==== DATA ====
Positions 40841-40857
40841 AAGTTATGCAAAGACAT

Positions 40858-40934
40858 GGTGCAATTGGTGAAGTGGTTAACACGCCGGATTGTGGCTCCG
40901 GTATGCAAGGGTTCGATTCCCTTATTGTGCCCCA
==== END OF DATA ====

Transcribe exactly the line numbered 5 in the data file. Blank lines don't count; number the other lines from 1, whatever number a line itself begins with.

40901 GTATGCAAGGGTTCGATTCCCTTATTGTGCCCCA